Doug Cassidy vividly remembers the conversation he had with Amy Cavagnaro her freshman year. Cavagnaro had been swimming with the modified team for Williamsville North wearing a belt with a floatation device. At that point it was more for extra safety than necessity and Cassidy explained to his young swimmer that if she wanted to compete in varsity races, the rules said she could not use the belt.
“She said OK, took it off and got right in the pool and started swimming,” Cassidy said. “She never looked back.”
Fear is not really part of Cavagnaro’s vocabulary. Neither is limitation. The 18-year old senior is a trailblazer of sorts for the Spartans. She was born with Down Syndrome and a form of cerebral palsy. When she was 5, she was diagnosed with leukemia and underwent treatments at Roswell Park Cancer Institute. Now in remission from the cancer, she still doesn’t let her physical limitations prevent her from being a fierce competitor and a much-loved teammate.
“She’s not a token. She’s a Spartan,” Cassidy said. “I don’t want to say the older kids take her for granted, but they’ve been with her for four years and to them, she’s just Amy. She has an infectious spirit and is always smiling. She just has an impact on everyone, not just her teammates but opposing coaches and parents as well.”
Cavagnaro started coming to Williamsville North swim meets to cheer on her older sister Michelle. She loved the atmosphere, the competition and the other girls. Her mother, Kathy, was slightly concerned at first about Amy swimming in the deeper end of the pool, but that quickly subsided. Cassidy, she said, has been incredibly welcoming as have the other girls on the team.
“I have two other children and they had a fantastic experience in high school,” Kathy said. “I thought why shouldn’t Amy have the same opportunity? I can say in four years there has not been one incident, not one negative comment. It’s been an incredible experience.”
Cassidy had volunteered in the past for the Special Olympics but never worked directly with a swimmer with special needs like Cavagnaro. As a teacher at the alternative high school, he’s used to working with kids who are square pegs trying to fit into a round hole. So they took the journey practice by practice.
“One of the things that did require growth in me was to be able to clearly teach skills,” Cassidy said. “Often you give directions to kids who are highly motivated and they go off and do it. Amy takes a bit more time to teach technique. But if you tell her to do something, she will do exactly what you ask of her. I’d love to say she made me more patient, but you don’t really need patience around Amy.”
Cavagnaro can swim all four strokes but mostly races the 50-yard freestyle. In the grand scheme of the meet, she’s finishing last. But you wouldn’t know it from the support she gets at the pool.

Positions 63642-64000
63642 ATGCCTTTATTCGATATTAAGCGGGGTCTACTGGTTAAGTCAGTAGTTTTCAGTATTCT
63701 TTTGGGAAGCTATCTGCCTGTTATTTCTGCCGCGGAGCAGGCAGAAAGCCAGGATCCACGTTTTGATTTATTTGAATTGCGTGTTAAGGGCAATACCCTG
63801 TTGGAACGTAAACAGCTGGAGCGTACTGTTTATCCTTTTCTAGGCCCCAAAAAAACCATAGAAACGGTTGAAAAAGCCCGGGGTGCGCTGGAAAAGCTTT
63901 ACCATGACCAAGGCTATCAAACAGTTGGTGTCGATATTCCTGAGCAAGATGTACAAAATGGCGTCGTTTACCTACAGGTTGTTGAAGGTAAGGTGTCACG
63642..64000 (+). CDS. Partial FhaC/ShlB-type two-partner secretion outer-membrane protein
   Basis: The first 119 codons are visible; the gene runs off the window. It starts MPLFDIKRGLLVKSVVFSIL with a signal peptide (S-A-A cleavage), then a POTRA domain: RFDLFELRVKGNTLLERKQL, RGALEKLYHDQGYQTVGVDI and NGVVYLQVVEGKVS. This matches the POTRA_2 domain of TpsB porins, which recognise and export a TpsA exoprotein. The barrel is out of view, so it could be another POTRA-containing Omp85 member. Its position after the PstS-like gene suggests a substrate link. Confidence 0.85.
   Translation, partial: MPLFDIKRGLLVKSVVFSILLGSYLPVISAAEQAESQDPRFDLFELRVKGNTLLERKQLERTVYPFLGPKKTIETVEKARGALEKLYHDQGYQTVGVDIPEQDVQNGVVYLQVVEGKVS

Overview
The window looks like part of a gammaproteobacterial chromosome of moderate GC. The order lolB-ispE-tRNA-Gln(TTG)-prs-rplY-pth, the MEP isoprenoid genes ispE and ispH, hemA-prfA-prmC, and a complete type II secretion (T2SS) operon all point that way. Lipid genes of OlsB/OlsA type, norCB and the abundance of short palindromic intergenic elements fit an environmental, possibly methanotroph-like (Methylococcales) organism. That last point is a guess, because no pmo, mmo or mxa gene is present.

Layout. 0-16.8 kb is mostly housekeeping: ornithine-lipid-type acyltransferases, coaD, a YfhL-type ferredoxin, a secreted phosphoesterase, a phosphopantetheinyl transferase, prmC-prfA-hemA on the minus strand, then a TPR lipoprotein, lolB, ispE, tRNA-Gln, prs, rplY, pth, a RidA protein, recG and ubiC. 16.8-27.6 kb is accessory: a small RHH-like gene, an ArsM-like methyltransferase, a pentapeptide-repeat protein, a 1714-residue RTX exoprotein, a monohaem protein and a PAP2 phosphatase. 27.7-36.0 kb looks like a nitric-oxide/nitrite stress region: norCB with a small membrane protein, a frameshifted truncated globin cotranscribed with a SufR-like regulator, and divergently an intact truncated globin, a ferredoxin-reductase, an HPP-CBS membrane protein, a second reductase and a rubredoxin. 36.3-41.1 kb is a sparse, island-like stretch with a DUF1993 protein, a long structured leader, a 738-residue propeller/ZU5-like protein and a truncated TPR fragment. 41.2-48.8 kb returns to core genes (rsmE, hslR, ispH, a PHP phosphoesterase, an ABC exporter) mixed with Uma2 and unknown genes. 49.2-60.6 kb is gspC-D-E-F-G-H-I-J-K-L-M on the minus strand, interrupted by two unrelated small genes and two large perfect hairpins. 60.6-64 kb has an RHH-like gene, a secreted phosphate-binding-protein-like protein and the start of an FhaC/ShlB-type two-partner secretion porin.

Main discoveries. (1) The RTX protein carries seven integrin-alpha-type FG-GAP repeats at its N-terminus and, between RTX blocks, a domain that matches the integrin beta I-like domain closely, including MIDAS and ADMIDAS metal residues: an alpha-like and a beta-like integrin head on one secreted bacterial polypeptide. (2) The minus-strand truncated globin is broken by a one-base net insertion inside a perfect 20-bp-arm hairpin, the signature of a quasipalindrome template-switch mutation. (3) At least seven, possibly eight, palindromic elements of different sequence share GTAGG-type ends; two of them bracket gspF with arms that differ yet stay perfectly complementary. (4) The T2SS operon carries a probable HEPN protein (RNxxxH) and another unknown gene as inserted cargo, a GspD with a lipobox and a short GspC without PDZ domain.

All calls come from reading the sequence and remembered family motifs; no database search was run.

“I can hear them in the water yell, ‘Amy! Amy!’” Cavagnaro said. And one of her favorite parts about swimming? “Touching the wall.”
The competition isn’t just about who finishes first overall. It’s also about competition with yourself.
“After every race she looks up at me and the first thing out of her mouth is, ‘Did I record?’” Cassidy said. “She wants to know if she swam her personal best and set a personal record.
“That’s one of the great things about our program and about swimming. We can keep everybody. We have 50 girls on the team and they can all train together. We have first-year kids swimming with state qualifiers and they all can learn from each other.”
And plenty have learned from Amy. She’s a bit of a celebrity at Williamsville North.
In addition to swimming the 50 free, she often sings the national anthem before meets. She’s on the outdoor track and field team, running the 200 and 400 meters. She goes to all the school dances and loves music. In fact, ask her the best thing about being on the swim team and she’ll say singing in the locker room with her teammates. (Justin Bieber is the favorite singer at the moment.)
She also loves going to team parties and participating in fundraising events.
This summer, Cavagnaro participated in Carly’s Crossing, an event for Carly’s Club that raises money for pediatric cancer causes at Roswell Park. She did the 600-meter open water event in Lake Erie just fine. She said she prefers swimming in the pool to the lake, but swimming in the lake was still pretty cool.
“I can tell you four years later, she still affects me, just her infectious spirit,” Cassidy said. “People have a bad day. Imagine what it’s like to have to face the challenges Amy has had to face and faces every day. It’s a humbling experience and some of the things we think are so important in our lives seem tiny by comparison. The most important thing she taught me, why she’s one of my heroes, is that with all the challenges, she’s never shrunk away from any of them.”